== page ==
If Hallford was “Catholic”in his new fly angling religion, G.E.M. Skues is his arch nemesis and fly fishing’s Martin Luther. Born in Newfoundland in 1858 and later transported back to Aberdeen, Skues was an extremely brilliant thinker, writer and solicitor (lawyer), who was part of a prestigious law firm where he practiced until retiring at the age of 81. His analytical observations from the minute to the grandiose, was applied to his world of fly fishing. Skues may be the greatest empirical/analytical mind to enter fly fishing in history -- his American equivalent was another famous Pennsylvania lawyer -- Vincent Marinaro. Extreme attention to detail and peculiarity with which a lawyer analyzes his cases can be remarkable and complex when studying the world of selective trout. Skues has written more words about selectivity and trout than any man that ever graced the planet.  He was the Mozart of fly fishing –“pure genius.’  As Hallford drew his line in the sand with the dry fly, Skuess did the same with the nymph.  However, Skues knew that the dry fly was very effective at certain times and agreed with Halford. But for sheer efficiency of practice in the art of catching trout on the fly, he knew all too well the virtues of and experienced chalk stream sight nympher.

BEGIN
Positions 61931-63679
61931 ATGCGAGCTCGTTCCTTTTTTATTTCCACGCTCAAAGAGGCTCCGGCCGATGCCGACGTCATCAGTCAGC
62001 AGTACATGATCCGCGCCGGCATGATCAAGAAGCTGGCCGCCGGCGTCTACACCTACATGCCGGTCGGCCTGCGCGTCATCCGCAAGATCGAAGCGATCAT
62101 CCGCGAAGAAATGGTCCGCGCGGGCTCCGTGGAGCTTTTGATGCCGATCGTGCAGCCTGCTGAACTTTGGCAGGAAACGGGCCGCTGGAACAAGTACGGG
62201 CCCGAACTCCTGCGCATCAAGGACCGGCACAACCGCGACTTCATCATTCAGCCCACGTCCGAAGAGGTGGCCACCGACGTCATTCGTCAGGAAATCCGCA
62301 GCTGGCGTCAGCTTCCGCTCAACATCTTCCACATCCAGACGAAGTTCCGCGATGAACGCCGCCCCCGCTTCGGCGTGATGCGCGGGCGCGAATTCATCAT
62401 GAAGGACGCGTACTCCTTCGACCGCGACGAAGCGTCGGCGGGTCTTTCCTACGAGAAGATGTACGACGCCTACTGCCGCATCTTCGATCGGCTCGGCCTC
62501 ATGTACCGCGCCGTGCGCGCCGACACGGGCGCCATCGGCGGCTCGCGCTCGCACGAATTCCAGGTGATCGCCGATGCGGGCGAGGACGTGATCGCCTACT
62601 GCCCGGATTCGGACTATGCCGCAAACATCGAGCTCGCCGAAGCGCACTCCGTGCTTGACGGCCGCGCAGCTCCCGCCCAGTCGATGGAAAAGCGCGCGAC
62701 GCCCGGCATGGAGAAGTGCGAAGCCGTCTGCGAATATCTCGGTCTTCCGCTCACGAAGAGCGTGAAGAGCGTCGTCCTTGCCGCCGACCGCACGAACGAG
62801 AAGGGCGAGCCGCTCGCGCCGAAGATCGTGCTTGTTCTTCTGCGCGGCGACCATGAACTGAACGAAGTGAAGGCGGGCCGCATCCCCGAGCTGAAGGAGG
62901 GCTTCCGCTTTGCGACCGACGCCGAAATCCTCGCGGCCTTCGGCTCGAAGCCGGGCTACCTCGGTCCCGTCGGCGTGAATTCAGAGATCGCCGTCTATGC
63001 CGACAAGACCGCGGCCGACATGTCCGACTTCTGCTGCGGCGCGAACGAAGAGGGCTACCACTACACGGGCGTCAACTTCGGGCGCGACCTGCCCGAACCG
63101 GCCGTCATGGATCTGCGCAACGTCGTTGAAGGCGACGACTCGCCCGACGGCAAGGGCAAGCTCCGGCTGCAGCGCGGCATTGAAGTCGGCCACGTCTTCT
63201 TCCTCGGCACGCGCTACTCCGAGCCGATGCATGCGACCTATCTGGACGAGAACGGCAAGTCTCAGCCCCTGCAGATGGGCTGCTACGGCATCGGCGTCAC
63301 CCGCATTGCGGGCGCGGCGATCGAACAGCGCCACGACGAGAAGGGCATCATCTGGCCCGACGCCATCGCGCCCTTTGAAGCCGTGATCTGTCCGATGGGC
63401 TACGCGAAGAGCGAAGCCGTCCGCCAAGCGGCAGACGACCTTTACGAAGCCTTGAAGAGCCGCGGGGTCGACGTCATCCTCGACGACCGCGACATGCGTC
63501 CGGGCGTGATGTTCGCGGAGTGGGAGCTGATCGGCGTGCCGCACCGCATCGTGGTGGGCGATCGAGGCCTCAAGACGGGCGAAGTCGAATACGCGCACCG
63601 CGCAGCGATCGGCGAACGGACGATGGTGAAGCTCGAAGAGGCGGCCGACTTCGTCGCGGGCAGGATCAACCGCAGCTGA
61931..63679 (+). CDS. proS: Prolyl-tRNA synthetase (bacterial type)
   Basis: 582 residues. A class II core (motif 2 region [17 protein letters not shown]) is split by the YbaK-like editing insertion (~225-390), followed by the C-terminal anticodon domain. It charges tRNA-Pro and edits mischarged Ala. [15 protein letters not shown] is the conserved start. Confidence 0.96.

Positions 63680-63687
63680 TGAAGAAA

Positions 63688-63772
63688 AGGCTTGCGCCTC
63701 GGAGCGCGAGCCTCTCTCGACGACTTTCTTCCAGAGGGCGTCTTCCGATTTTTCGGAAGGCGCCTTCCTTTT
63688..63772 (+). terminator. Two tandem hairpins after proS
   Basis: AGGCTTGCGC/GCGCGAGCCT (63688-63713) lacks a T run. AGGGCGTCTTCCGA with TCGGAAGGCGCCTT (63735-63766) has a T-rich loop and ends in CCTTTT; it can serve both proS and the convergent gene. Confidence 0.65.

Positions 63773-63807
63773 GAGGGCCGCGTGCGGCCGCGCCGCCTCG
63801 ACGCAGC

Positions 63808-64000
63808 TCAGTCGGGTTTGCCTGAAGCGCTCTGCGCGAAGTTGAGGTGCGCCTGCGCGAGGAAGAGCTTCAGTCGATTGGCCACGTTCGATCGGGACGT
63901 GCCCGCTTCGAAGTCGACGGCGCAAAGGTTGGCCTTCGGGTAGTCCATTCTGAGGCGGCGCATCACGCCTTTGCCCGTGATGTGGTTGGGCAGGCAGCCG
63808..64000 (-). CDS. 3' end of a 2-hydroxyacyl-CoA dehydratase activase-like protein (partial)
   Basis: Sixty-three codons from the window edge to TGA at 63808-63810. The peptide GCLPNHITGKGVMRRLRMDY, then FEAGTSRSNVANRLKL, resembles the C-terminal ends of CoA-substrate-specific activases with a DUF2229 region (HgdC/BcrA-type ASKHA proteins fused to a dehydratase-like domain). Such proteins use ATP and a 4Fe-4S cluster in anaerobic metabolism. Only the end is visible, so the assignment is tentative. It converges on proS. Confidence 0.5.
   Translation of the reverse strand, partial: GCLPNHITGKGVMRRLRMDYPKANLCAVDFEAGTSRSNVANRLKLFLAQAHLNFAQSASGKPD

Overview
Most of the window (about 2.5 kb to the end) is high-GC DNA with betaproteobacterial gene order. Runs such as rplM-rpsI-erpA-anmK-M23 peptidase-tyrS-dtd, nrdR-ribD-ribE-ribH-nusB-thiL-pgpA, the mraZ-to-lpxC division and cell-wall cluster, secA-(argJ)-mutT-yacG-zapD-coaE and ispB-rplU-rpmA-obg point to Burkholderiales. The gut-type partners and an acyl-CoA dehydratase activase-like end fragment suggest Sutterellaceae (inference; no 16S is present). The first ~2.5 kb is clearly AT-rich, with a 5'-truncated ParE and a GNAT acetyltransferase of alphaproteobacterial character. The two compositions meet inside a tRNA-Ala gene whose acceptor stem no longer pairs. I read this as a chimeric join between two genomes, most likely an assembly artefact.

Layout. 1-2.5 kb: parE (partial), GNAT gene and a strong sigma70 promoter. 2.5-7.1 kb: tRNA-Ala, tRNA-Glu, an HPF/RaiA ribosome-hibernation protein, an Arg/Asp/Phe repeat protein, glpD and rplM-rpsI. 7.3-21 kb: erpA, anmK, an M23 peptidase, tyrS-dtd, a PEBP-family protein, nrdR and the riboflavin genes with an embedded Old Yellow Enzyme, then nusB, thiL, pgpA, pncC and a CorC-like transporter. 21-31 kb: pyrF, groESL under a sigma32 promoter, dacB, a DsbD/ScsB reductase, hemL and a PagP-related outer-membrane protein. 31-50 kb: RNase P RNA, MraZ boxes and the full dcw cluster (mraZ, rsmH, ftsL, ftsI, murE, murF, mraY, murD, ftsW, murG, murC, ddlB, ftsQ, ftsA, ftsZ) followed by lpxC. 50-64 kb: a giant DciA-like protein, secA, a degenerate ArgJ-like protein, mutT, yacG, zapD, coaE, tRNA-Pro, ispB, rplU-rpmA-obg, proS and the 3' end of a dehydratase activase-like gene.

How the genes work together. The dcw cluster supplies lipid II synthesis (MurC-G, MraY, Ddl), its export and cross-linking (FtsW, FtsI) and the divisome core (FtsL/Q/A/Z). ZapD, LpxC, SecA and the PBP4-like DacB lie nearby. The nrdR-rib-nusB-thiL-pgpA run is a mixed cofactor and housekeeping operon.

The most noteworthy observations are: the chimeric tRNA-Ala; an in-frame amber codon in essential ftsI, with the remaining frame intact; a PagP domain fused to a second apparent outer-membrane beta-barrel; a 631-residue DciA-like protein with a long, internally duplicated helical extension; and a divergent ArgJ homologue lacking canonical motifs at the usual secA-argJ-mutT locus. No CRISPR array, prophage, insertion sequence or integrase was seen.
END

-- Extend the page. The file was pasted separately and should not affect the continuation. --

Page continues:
“The object of fly fishing, whether wet or dry, is the catching of trout, not anyhow, but by means refined, clean, delicate, artistic, and sportsmanlike sense that they are fair to the quarry and fair to the brother angler. There can be no doubt that the dry fly honestly fulfills all these conditions.   Let us see where the wet fly fails.
It is said the wet fly man's game is duffer’s game, which needs neither knowledge nor any skill beyond enough to cast the long line downstream or across and down; that it leads to a raking of the water, often with two or three flies; that it leads to the pricking and scarring of many fish, to the catching of many undersized trout, and to the undue disturbance of long stretches of water, to the detriment of the nerves of the fish and the sport of other anglers. All this I am quite willing to accept and to eliminate from the legitimate all wet fly fishing which could come under this description.
What is left to the wet fly angler? I venture to say a mighty pretty, delicate and delightful art which resembles dry fly fishing in that the fly's guest upstream across, individual fish, or to places where it is reasonable to expect that fish of suitable portions may be found , and differs from dry fly fishing only in the amount of material used in the dressing of the fly, in the force with which that fly is cast, and in the extreme subtlety of  the indications frequently attending the taking of the fly by the fish, compared to which there is a painful obviousness in the taking of the dry fly. After this that it provides means for the circumventing of bulgers and feeders on larvae, that furnishes sport on those numerous occasions when trout are in position and probably feeding under water without ever breaking the surface, and generally widens the opportunities of  sport for the man who cannot he always be on the spot to seize the best opportunities afforded by a rise of  trout to the floating fly.